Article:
Wear a pretty frock — to another movie
Seattle Times movie critic
Movie review"27 Dresses," with Katherine Heigl, James Marsden, Malin Ackerman, Edward Burns, Judy Greer. Directed by Anne Fletcher, from a screenplay by Aline Brosh McKenna. 110 minutes. Rated PG-13 for language, some innuendo and sexuality. Several theaters.
A stale romantic comedy with taffeta for brains, Anne Fletcher's "27 Dresses" is fun for only one reason — or, to be more precise, 27 of them. Jane (Katherine Heigl) is a serial bridesmaid, and she's got a closetful of rainbow-hued polyester to prove it: a shiny seaweedy-green sheath; a "Gone with the Wind"-inspired crinoline; a pink-and-yellow explosion of tulle (sort of a dress version of a tropical drink); a scary peach frock with ribbons dangling all over it like car-wash rags; a form-fitting lavender halter gown with a horrid little matching purse, like its demon seed. Costume designer Catherine Marie Thomas obviously had a ball whipping these things up — but alas, these dresses have way more personality than anyone else in the movie. You wonder if, after-hours when the set was dark, the dresses plotted to steal the movie from the actors. After all, they do have top billing.
Pretty much all of the humans in "27 Dresses" are ninnies. (In a battle of wits, those dresses would win.) Not the least of these is nice-girl Jane, who's been cherishing an unrequited crush on her dull boss, George (Edward Burns), for many years, despite the fact that he clearly sees her only as somebody who can pick up his dry cleaning. When George falls in instant and entirely implausible love with Jane's visiting sister Tess (Malin Ackerman), Jane dutifully helps plan the wedding, all the while ignoring Kevin (James Marsden, playing it snarky), a wedding writer (!) who thinks Jane's pretty adorable. Jane, of course, doesn't know that he's the writer whose "Commitments" column she moonily clips from the paper, as he writes under a different name. Oh, those crazy kids. Will they ever find love?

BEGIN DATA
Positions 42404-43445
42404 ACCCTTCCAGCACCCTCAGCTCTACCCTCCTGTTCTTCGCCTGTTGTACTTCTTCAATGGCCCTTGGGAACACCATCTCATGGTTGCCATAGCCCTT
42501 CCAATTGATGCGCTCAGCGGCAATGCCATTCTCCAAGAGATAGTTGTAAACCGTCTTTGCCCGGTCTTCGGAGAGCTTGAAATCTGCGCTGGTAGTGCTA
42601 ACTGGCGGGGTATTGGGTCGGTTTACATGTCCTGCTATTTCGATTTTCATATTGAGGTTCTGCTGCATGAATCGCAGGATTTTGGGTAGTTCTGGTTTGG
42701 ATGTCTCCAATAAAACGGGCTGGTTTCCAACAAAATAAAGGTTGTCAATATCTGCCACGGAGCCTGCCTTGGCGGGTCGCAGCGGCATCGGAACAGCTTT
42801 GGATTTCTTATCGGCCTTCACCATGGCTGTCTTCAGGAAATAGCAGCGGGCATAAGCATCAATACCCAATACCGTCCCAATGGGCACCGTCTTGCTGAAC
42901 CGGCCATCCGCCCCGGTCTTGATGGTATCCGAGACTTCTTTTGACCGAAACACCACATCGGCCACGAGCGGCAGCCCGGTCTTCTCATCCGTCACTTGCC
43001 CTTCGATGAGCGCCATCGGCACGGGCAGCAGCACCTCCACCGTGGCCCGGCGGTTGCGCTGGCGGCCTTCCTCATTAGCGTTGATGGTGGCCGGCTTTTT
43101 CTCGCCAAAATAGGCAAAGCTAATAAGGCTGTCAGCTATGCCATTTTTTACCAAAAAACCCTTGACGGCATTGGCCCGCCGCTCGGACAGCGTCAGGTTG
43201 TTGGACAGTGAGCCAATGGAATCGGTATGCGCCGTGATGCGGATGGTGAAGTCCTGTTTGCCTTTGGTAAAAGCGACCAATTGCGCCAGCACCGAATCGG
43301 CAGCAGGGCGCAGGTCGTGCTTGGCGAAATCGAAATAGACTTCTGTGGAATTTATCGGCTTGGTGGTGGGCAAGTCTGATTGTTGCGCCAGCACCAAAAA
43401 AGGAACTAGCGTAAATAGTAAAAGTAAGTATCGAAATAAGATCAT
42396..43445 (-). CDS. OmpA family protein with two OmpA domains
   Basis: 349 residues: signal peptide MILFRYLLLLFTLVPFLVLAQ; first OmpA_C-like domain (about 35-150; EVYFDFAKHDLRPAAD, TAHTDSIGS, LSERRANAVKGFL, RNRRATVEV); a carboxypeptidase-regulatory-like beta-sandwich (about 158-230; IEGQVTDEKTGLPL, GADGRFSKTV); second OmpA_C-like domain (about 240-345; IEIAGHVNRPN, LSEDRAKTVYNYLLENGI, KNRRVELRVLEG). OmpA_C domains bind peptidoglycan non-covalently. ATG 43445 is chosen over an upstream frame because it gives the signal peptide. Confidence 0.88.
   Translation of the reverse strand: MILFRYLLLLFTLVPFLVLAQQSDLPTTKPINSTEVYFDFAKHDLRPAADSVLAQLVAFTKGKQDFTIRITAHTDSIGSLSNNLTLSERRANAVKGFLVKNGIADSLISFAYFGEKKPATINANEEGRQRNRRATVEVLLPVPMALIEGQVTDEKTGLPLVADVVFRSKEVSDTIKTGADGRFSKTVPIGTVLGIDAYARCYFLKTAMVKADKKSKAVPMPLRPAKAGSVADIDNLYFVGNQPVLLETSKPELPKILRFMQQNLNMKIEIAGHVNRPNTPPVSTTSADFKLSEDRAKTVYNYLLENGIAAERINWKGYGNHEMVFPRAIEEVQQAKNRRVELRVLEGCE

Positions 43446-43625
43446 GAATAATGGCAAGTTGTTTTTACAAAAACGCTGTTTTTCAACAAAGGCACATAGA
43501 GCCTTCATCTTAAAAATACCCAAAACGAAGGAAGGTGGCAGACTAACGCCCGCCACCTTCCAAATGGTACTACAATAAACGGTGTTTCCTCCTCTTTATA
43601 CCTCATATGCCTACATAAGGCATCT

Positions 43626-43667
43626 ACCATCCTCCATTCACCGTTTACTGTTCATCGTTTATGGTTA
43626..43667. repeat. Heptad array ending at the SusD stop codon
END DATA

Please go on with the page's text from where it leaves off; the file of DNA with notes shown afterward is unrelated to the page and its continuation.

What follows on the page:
Well, if you can figure out how this story ends, you've probably got better things to do than watch "27 Dresses," such as sit at home and wonder how Jane, an executive assistant, can afford the fabulous Manhattan apartment — with closet space to hold all those dresses! — this movie gives her. (She must have the same realtor as Hilary Swank in "P.S. I Love You.") Or whether the delightfully ditzy Judy Greer, who gives the movie's liveliest performance as Jane's best friend, Casey, will ever get the leading role she deserves. Or whether Hollywood will ever make a great romantic comedy again. At this point, I'd settle for just a good one.
Moira Macdonald: 206-464-2725 or email@example.com
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